Editor’s note: We at The Horse are horse owners like you. Certain equine-care products have impacted how we manage our own animals, and we want to share our experiences with you. These select products are ones we use and love every day.
A friend recently told me I have horses like most women have handbags: one for each mood that strikes me. Some days I like to get spiffed up and go to dressage clinics and USDF-recognized dressage shows. For that, I have my giant (now a retired old man) Hanoverian gelding, Marathon, and my 6-year-old off-track Thoroughbred mare, Ann (#OTTB2FEI). Other days I like to bomb down the trail at endurance rides on my Arabian-Hanoverian mare, Atty, who’s a dressage dropout but loves to eat miles in the high desert with her giant trot. And some days I just want to relax and enjoy a lope around the arena in a Western saddle on my slow-poke, peanut-rolling pleasure-bred Quarter Horse, Jack, whom I bred and is now an equine senior citizen. I think my friend was telling me I have too many horses. And some days, when I’m mucking paddocks, stuffing haynets, and dragging the arena instead of riding, I agree with her.
For that reason, I’m always looking for ways to trim horse chore time and maximize riding time without sacrificing quality of care. One solution? Simplifying my feeding program by using Triple Crown 30% Balancer.
My horses are all very different when it comes to their metabolisms. Two tend toward fat (Marathon, who gets little exercise these days, and Atty, who covers at least 25 miles a week during the summer). Jack, who is in light work, and Ann, who’s in full training, are hard keepers. I used to take great satisfaction in mixing custom meals when I had fewer horses. A little beet pulp for the skinny horse (soaking in our spare bathroom during winter months), some rice bran or flax for shine, maybe some oats or alfalfa pellets, and various supplements depending on the horse. Then two horses became three, and three became four. And it all got to be a bit much. That’s when I decided to try a ration balancer.
A ration balancer is a nutrient-dense, (typically) low-calorie, small-portion feed comprising essential vitamins, minerals, protein, and fat. As the name implies, these feeds “balance” the horse’s diet by offering nutrients hay alone might lack. If your 1,000-pound horse is an easy keeper, you can feed appropriate forage and a pound of Triple Crown 30% Ration Balancer and know he’s likely getting all he needs. Ration balancers are also cost-conscious. At $0.70 per day for a 1,000-pound horse, I started saving money when I switched from supplements to Triple Crown 30% Balancer.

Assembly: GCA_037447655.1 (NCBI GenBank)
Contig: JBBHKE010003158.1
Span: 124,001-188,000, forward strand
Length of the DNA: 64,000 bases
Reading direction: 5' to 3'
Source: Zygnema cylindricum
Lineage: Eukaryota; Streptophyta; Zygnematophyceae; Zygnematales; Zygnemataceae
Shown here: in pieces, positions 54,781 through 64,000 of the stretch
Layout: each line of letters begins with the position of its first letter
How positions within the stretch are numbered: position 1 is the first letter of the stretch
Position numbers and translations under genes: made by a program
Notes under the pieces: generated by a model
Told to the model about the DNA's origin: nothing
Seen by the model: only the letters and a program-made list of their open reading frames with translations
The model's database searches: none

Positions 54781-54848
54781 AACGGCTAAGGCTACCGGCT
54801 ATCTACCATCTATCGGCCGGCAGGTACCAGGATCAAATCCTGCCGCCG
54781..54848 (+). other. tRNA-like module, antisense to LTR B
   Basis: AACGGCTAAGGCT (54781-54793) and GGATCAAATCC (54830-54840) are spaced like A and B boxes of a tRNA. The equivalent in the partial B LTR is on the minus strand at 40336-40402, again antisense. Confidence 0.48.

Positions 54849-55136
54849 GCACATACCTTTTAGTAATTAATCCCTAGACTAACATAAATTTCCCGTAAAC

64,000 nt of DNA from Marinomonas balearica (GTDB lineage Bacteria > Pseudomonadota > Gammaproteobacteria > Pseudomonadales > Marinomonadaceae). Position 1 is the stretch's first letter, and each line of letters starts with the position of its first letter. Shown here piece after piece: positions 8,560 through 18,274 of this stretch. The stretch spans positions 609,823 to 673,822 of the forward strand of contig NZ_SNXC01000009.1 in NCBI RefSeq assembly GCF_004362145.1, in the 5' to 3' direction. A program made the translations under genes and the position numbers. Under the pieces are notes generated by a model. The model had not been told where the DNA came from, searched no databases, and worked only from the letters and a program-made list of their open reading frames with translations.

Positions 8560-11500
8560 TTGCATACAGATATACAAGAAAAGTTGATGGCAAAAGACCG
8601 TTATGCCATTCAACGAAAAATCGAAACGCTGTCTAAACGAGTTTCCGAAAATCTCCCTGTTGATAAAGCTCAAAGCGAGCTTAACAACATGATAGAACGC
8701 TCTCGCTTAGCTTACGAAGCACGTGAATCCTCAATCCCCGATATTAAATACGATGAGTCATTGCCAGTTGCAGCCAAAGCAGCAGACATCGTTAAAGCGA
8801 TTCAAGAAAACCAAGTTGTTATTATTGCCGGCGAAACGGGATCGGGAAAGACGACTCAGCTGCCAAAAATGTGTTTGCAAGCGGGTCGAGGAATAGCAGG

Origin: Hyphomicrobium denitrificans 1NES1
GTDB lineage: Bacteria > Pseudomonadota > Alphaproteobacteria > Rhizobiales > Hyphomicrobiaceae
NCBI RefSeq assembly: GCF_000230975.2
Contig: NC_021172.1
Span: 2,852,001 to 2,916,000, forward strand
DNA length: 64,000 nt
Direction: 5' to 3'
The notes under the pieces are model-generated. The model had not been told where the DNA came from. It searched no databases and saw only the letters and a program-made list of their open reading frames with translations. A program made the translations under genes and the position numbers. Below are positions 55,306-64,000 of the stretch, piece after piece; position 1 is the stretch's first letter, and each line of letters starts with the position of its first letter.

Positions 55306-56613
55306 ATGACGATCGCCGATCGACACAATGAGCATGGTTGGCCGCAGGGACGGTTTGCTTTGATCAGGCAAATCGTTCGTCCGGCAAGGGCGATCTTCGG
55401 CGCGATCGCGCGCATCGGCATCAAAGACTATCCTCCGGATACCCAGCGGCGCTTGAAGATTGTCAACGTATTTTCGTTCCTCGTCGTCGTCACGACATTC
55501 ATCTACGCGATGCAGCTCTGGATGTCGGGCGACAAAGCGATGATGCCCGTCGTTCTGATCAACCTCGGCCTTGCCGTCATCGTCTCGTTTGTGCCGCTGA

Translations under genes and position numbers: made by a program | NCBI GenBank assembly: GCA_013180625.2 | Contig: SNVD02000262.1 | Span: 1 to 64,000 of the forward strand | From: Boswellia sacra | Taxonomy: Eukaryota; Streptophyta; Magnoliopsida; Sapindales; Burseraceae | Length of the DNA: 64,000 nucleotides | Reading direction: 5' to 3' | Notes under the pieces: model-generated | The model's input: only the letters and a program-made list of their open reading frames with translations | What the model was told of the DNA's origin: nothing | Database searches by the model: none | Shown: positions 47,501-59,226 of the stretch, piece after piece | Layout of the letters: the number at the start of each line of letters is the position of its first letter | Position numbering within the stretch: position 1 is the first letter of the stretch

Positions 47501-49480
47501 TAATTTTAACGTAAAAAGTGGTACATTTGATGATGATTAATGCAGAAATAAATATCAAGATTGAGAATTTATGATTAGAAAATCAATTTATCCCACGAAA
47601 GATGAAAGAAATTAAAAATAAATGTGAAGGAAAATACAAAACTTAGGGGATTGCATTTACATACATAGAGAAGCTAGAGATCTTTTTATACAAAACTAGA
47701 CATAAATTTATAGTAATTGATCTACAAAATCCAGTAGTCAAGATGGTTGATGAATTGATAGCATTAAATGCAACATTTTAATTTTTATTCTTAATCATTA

I tried other ration balancers first with varied success. Some of my horses liked one while others didn’t, and their coats didn’t “bloom” the way I wanted. Another option had larger minimum portion sizes (too much for Marathon) and seemed to bother Atty’s ulcer-prone stomach.
Speaking of ulcers, I bought my OTTB about the time I started testing ration balancers. With her grade-3 gastric ulcers, revved metabolism, nervous nature, and dislike of hay, she needed more calories than a ration balancer could provide. On the recommendation of a nutritionist, I tried her on Triple Crown Senior with great results. I liked the idea of Triple Crown’s fixed-formula and corn-free rations, so I decided to special order a bag of Triple Crown 30% from my feed store.
Winner, winner, the horses finally like their dinner!
While I’ve kept Ann on Triple Crown Senior, the other three amigos gobbled up the Triple Crown 30% Balancer, and their coats began to shine. I manage their hay using slow feeders according to their individual needs. During the day they free feed off nets in turnout together. For Jack I add several pounds of forage pellets twice daily and feed him using a less aggressive slow-feeding net when he’s in his stall-run combo at night.
I appreciate the quality and versatility of Triple Crown 30% Balancer. Using one feed for three of my horses saves time, money, and storage space, and it makes feeding easier for housesitters when we go out of town. My horses’ coats and feet look great, and they like it. And that makes me a happy horse owner. Spending less time fussing over mixing my horses’ meals means less chore time and more riding time, no matter which mood strikes me.